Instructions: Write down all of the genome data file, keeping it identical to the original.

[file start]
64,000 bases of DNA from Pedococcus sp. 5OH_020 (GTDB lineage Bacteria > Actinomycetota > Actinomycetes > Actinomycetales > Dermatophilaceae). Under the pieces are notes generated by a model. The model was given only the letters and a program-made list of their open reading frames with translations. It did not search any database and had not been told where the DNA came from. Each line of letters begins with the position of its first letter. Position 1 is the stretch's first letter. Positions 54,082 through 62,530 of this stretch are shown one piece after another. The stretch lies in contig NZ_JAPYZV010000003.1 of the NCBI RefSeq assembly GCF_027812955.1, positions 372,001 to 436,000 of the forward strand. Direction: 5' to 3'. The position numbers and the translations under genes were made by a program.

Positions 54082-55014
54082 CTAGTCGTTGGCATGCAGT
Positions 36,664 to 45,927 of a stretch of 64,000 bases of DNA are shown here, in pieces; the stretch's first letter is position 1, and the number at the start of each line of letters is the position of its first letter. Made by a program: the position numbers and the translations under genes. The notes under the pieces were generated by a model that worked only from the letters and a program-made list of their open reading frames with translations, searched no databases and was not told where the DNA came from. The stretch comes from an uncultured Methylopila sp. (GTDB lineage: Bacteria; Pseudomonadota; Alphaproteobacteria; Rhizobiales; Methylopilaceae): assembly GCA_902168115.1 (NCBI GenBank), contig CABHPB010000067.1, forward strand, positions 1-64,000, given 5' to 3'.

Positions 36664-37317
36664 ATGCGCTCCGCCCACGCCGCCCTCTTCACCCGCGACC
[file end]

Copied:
64,000 bases of DNA from Pedococcus sp. 5OH_020 (GTDB lineage Bacteria > Actinomycetota > Actinomycetes > Actinomycetales > Dermatophilaceae). Under the pieces are notes generated by a model. The model was given only the letters and a program-made list of their open reading frames with translations. It did not search any database and had not been told where the DNA came from. Each line of letters begins with the position of its first letter. Position 1 is the stretch's first letter. Positions 54,082 through 62,530 of this stretch are shown one piece after another. The stretch lies in contig NZ_JAPYZV010000003.1 of the NCBI RefSeq assembly GCF_027812955.1, positions 372,001 to 436,000 of the forward strand. Direction: 5' to 3'. The position numbers and the translations under genes were made by a program.

Positions 54082-55014
54082 CTAGTCGTTGGCATGCAGT
Positions 36,664 to 45,927 of a stretch of 64,000 bases of DNA are shown here, in pieces; the stretch's first letter is position 1, and the number at the start of each line of letters is the position of its first letter. Made by a program: the position numbers and the translations under genes. The notes under the pieces were generated by a model that worked only from the letters and a program-made list of their open reading frames with translations, searched no databases and was not told where the DNA came from. The stretch comes from an uncultured Methylopila sp. (GTDB lineage: Bacteria; Pseudomonadota; Alphaproteobacteria; Rhizobiales; Methylopilaceae): assembly GCA_902168115.1 (NCBI GenBank), contig CABHPB010000067.1, forward strand, positions 1-64,000, given 5' to 3'.

Positions 36664-37317
36664 ATGCGCTCCGCCCACGCCGCCCTCTTCACCCGCGACC